Yep Roc’s Nick Lowe reissue series brings all fourteen of the British rock legend’s albums under one roof and spruces them up with bonus tracks comprised of demos, outtakes, and live recordings; alternative album art is also included with each set. These albums represent the heart of Lowe’s storied career, offering enduring original songs like “Raging Eyes,” “Half a Boy and Half a Man,” “I Knew the Bride (When She Used to Rock & Roll),” and “Time Wounds All Heels” as well as Lowe’s inspired covers of tunes penned by Elvis Costello, Moon Martin, John Hiatt, Mickey Jupp, and Graham Parker.
These albums also feature musical contributions from Carlene Carter – Lowe’s wife at the time – and his former bandmates in Rockpile (Billy Bremner, Dave Edmunds, and Terry Williams) and Little Village (Ry Cooder, John Hiatt, and Jim Keltner) as well as notable friends from the pub-rock days like Martin Belmont (Ducks Deluxe) and Paul Carrack (Ace, Squeeze) and new friends like Kim Wilson and Jimmie Vaughan of the Fabulous Thunderbirds. All six albums are currently available for pre-order through the Yep Roc webstore both individually and as a special deluxe bundle of either the CDs or LPs that gets you a bonus exclusive, collectible Nick Lowe lunchbox.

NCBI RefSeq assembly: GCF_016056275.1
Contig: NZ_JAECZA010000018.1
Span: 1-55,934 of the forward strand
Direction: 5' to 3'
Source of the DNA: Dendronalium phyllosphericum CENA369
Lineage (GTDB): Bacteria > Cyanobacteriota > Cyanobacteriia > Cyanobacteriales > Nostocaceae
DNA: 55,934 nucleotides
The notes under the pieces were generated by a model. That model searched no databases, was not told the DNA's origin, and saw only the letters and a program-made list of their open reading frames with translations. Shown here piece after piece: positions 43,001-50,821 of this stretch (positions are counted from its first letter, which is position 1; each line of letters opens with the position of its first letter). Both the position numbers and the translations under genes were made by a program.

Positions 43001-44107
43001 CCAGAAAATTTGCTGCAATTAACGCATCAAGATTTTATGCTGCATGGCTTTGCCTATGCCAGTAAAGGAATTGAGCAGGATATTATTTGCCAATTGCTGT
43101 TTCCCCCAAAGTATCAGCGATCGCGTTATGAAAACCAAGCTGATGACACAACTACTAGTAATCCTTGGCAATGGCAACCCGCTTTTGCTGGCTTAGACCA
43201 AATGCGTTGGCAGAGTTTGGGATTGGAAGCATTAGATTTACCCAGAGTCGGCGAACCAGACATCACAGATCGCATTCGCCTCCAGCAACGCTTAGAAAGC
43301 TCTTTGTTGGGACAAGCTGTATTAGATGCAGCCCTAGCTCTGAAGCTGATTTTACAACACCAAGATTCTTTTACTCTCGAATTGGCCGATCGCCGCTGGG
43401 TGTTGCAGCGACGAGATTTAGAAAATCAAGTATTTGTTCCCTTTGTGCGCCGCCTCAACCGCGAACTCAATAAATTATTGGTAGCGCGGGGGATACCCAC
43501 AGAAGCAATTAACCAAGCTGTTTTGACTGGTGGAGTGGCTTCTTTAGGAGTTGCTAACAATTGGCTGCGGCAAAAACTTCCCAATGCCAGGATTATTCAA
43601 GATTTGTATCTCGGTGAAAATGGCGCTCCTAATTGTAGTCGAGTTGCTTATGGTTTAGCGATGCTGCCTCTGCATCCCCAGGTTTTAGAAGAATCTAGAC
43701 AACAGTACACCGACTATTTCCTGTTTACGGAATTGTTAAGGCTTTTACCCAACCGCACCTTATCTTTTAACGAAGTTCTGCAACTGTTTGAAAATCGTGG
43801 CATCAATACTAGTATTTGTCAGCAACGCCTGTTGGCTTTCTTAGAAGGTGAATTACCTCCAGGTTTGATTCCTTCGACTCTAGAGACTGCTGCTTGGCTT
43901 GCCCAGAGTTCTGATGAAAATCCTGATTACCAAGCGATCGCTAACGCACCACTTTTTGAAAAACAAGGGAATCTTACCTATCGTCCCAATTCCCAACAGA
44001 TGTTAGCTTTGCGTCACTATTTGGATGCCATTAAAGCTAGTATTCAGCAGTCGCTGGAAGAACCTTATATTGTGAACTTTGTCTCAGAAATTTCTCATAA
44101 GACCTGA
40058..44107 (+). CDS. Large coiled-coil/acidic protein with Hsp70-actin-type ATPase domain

All six titles have been out-of-print much longer than they should have been considering the depth of Lowe’s songwriting and performing talents, an egregious oversight thankfully corrected by the good folks at Yep Roc Records.
The good folks at Omnivore Records have been on a roll as of late, what with current or upcoming reissues of classic recordings from Big Star, Alex Chilton, and Game Theory to their credit. One title that may fly under your radar, however, is the archive label’s reissue of soul giant Arthur Alexander’s self-titled 1972 album, which will be released with six bonus tracks on July 28th, 2017.
An extremely talented songwriter and too-frequently-overlooked singer and stylist, Alexander scored a number of minor R&B chart hits throughout the 1960s with songs like “Anna (Go To Him),” “You Better Move On,” and “Soldier of Love,” many of which were recorded at the Fame Studios in Muscle Shoals, Alabama and featured musical contributions by the studio’s legendary Muscle Shoals Rhythm Section.
Alexander only released three albums during his lifetime, this self-titled 1972 “comeback” set for Warner Brothers Records the best-known of the trio. Recorded in Muscle Shoals and produced by bassist Tommy Cogbill, the album features such talents as guitarists Eddie Hinton and Reggie Young, drummer Kenny Malone, and keyboardists Shane Keister and Bobby Emmons. It’s Alexander’s incredible vocals that imbue the album with great heart and soul, however, and whether he’s singing his ass off on originals like “Go On Home Girl” and “In the Middle of It All” or co-writes with Donnie Fritts like “Come Along With Me” and “Thank God He Came,” Alexander always poured 110% of himself into a performance.
Arthur Alexander photo courtesy Omnivore Recordings